The Purpose Of A Billboard

The purpose of a billboard is to interrupt as many people as possible, to create awareness not necessarily impact, to broadcast instead of engage.

I’ve passed a lot of forgettable billboards, pleading from the side of highways on my travels this week—maybe you have too. The only ones that left any kind of impact were part of Apple’s stunning user created ‘Shot on iPhone 6′ campaign. The marketing works despite the medium, because the billboard doesn’t tell us what the product can do, the images show us who we might become in its presence. We are moved by them because they tell the user’s, and not the company’s story. No description of features and benefits required.

Powerful marketing is both smart and generous, we know it when we experience it, because it changes how we feel and gives us a story to tell. Weak marketing is obvious and selfish, we know that when we see or hear it, because it screams ‘LOOK AT ME!’ and leaves us cold.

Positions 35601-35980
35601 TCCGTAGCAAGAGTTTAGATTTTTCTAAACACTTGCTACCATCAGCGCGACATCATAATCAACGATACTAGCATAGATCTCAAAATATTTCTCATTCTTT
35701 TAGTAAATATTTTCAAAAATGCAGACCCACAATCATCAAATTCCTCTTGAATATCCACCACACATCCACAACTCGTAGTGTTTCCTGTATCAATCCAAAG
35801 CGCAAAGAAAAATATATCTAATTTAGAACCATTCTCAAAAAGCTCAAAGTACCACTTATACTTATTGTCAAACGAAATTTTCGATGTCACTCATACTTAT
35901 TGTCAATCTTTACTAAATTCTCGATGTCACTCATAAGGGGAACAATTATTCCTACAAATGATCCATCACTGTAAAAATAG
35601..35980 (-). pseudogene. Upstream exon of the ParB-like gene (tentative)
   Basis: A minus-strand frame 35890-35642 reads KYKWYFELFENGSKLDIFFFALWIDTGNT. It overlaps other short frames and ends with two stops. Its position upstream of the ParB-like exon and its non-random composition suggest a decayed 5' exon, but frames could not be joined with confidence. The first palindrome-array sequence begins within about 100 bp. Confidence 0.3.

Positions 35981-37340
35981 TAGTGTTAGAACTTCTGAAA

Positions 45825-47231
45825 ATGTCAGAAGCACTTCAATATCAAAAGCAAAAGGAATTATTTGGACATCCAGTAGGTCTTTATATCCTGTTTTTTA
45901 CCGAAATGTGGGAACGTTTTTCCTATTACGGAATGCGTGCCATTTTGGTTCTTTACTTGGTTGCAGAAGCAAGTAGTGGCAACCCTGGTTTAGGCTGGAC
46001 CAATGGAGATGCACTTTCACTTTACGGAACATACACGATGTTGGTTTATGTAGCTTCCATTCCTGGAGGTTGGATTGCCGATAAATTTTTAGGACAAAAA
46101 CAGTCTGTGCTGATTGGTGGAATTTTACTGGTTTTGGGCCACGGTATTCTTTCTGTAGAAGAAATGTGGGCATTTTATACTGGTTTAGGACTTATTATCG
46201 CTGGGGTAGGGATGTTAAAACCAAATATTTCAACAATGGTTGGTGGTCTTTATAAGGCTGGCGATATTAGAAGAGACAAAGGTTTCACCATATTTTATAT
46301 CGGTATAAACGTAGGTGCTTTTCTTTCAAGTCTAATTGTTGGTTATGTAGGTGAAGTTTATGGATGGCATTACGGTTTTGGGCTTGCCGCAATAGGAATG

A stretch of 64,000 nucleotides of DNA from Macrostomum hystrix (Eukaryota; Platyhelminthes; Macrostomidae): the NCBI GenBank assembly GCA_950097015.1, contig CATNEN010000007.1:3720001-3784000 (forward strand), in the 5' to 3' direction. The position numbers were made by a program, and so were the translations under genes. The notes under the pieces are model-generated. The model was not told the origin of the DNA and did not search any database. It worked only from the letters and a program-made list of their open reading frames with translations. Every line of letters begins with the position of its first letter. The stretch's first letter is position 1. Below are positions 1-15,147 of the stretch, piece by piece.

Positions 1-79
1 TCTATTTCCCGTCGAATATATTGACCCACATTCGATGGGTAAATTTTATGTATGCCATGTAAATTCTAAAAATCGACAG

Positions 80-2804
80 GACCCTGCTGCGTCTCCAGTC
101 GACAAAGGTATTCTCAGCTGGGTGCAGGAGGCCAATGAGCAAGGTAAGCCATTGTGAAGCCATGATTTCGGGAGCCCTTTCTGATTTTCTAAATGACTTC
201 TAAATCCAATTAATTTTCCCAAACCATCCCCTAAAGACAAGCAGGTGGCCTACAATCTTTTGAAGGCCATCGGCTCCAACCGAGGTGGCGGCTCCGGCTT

We might not be Apple, but we each have more power to connect with and impact people than a billboard can, how we use it is a choice.

When our marketing changes how people feel and holds a mirror up to the customer—telling their story, not ours, we’re on the right track.

Image by kind permission of gifted photographer Julian Bialowas. His photo is featured here in the iPhone 6 campaign.

Traditional Marketing Vs. New Marketing

We recoil from the traditional marketing tactics that we are exposed to every day. We install ad blockers and put up barriers that help us to keep interruptions at bay. We recognise poorly thought out marketing strategies in a heartbeat, and yet when it comes to marketing our own products and services we often fall into the trap of using those terrible tactics (or some version of them) ourselves.

We have two choices:

TRADITIONAL MARKETING = MAKE SOMETHING + MAKE PEOPLE LOVE IT

Or…

NEW MARKETING = LOVE PEOPLE + MAKE SOMETHING THEY LOVE